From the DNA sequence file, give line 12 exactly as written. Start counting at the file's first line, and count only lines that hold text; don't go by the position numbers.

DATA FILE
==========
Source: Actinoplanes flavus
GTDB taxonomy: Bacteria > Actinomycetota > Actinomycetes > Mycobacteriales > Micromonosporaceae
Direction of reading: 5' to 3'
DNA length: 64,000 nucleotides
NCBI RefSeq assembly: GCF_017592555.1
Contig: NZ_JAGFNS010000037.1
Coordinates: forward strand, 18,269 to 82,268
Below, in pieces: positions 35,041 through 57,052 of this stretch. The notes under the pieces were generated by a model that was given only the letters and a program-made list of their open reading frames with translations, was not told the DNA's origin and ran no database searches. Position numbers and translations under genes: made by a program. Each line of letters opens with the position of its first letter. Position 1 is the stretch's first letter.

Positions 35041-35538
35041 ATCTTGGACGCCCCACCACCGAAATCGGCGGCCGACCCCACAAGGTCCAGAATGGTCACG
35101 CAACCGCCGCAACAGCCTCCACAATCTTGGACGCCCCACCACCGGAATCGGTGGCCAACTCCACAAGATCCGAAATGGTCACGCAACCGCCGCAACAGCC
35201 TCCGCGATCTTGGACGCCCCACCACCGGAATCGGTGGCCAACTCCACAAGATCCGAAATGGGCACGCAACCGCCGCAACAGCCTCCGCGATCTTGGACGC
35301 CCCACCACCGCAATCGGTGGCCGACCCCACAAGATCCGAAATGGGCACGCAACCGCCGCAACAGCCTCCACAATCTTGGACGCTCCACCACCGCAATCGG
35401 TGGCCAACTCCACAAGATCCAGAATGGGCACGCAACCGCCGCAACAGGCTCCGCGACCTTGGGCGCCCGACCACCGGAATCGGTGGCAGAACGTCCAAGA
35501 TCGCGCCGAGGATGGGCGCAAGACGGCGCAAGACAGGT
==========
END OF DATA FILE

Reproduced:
35201 TCCGCGATCTTGGACGCCCCACCACCGGAATCGGTGGCCAACTCCACAAGATCCGAAATGGGCACGCAACCGCCGCAACAGCCTCCGCGATCTTGGACGC